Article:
Meet a few of our favorite Native American Scientists

Throughout November on Twitter, we celebrated National Native American Heritage Month by sharing spotlight-worthy accomplishments from the following Native American Scientists. Don’t miss out on learning their stories!

You can also follow and be a part of the growing conversation on STEM diversity by following such has tags, including #STEMdiversity #IAmAnEngineer #hiddenfigures.

Meet a NASA Hidden Figure

Old black and white photo of Mary Golda Ross in a fur coat and 1930’s style cap covering short hair.

Mary Golda Ross is the first known Native American female engineer. She put her math and engineering skills to work at NASA and helped launch the Apollo mission. Read a short bio here: https://www.nasa.gov/image-feature/mary-ross-a-hidden-figure

Meet John Harrington

Photo of Harrington in space suit and holding his space helmet while smiling.

Herrington was the first Native American in space. Find out what John brought on his 13-day trip in space to honor his Chickasaw heritage here.

Meet T. David Petite

Cartoon caricature of Petite behind image of a map with roads and rivers to emphasize the wireless grid.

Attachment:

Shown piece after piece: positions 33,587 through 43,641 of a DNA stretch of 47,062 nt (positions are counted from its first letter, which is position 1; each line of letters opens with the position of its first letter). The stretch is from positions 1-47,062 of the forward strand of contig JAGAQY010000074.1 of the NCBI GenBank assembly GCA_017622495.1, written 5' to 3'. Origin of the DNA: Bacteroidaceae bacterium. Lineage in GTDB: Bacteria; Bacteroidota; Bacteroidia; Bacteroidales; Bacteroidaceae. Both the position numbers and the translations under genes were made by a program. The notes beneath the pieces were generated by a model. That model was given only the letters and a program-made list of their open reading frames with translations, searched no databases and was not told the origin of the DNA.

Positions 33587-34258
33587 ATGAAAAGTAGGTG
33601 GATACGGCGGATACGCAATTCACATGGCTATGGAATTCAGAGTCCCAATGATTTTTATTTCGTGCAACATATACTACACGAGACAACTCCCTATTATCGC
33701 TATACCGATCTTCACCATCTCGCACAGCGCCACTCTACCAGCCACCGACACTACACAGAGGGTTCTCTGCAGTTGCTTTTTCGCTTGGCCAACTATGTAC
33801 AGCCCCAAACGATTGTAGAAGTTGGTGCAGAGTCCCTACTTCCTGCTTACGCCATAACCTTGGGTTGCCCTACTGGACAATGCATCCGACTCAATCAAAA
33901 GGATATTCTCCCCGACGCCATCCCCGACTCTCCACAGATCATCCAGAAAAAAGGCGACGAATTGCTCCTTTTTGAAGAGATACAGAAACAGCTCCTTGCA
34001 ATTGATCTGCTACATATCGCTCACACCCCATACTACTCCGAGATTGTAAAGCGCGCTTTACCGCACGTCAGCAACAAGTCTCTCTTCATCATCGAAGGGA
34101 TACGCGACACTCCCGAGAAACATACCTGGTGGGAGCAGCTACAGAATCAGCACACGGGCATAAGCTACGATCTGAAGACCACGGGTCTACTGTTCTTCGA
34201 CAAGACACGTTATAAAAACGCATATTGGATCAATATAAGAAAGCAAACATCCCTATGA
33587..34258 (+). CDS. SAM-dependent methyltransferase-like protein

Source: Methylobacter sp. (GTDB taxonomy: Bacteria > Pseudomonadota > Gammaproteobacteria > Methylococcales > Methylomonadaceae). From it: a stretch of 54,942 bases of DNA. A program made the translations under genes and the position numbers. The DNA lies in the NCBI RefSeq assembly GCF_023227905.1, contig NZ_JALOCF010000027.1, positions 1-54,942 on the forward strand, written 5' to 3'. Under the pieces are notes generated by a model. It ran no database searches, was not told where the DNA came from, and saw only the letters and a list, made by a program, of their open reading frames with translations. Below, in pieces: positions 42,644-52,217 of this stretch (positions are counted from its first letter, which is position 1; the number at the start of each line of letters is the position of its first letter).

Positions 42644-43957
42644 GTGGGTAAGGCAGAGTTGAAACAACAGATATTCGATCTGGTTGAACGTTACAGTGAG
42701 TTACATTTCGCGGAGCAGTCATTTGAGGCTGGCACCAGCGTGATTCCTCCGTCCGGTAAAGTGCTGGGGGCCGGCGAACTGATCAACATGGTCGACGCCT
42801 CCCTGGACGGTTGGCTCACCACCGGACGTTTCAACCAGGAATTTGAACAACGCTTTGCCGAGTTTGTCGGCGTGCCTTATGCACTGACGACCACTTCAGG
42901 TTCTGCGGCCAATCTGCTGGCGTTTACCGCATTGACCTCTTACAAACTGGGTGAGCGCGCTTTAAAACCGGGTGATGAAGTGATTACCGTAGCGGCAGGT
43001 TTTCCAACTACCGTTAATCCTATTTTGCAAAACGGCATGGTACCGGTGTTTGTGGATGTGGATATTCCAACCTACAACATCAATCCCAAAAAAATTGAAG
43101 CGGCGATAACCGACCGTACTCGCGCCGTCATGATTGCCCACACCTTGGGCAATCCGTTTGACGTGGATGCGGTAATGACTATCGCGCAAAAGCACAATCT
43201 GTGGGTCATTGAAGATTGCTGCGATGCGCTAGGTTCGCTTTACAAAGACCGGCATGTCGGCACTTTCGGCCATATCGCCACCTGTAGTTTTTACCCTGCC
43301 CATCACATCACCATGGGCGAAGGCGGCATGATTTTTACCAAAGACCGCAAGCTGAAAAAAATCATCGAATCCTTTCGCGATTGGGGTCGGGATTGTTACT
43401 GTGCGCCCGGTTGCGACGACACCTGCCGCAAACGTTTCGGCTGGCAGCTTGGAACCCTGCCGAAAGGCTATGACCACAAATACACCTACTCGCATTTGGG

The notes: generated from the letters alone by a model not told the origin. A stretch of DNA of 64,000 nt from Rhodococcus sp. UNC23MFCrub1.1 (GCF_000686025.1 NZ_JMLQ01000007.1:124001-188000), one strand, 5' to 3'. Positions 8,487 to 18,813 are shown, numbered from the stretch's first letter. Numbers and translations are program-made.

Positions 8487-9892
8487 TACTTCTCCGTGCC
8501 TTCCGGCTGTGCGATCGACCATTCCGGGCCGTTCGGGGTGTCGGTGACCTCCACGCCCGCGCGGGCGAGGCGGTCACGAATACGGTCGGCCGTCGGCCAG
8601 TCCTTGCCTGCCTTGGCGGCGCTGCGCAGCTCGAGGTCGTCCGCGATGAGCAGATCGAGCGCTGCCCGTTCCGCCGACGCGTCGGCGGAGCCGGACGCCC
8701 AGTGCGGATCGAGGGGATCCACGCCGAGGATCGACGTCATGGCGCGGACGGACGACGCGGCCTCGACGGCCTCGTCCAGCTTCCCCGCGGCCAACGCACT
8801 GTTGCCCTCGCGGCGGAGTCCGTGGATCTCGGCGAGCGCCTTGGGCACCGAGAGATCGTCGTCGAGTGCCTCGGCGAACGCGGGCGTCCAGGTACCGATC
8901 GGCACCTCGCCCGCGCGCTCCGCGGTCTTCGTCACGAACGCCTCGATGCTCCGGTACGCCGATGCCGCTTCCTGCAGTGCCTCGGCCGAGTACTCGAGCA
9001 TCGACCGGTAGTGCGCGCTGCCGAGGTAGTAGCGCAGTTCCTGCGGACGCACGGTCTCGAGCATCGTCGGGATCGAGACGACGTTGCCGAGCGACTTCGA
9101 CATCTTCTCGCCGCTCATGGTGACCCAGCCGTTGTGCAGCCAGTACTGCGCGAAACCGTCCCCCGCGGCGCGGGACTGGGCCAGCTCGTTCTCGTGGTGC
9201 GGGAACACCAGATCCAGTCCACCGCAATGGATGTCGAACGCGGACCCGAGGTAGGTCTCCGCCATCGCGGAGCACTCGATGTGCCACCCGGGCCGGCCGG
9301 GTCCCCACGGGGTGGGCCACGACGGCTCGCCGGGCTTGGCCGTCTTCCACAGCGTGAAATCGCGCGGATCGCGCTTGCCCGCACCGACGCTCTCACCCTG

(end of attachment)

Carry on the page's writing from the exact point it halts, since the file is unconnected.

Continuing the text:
What would you do without your cell? Thank Petite for helping make your daily life easier. Petite is the founder of the Native American Inventors Association and an innovator of wireless networking tech. Learn how he went from rock-bottom  to inventor to youth mentor—inspiring the next generation of inventors. Read his short bio here.

Give a Shoutout to this Youth Climate Activist

Image of Bastida smiling and wearing a white dress and a white shawl with black strips,

If you know who Greta Thunberg is, you should know Xiye Bastida, a rising young climate activist from Mexico who brings Native perspectives to the climate movement. While she is not a scientist, Bastida is putting scientific research into action. She’s another example of how youth can take a stand on issues that matter to them now. Read about her fight against climate change and follow her on Twitter at @xiyebastida.

We’d love to hear from you! Who do you find most inspiring? Share in the comments below.

Leave a Reply

Fill in your details below or click an icon to log in:

WordPress.com Logo

You are commenting using your WordPress.com account. Log Out /  Change )

Google photo

You are commenting using your Google account. Log Out /  Change )

Twitter picture

You are commenting using your Twitter account. Log Out /  Change )

Facebook photo

You are commenting using your Facebook account. Log Out /  Change )

Connecting to %s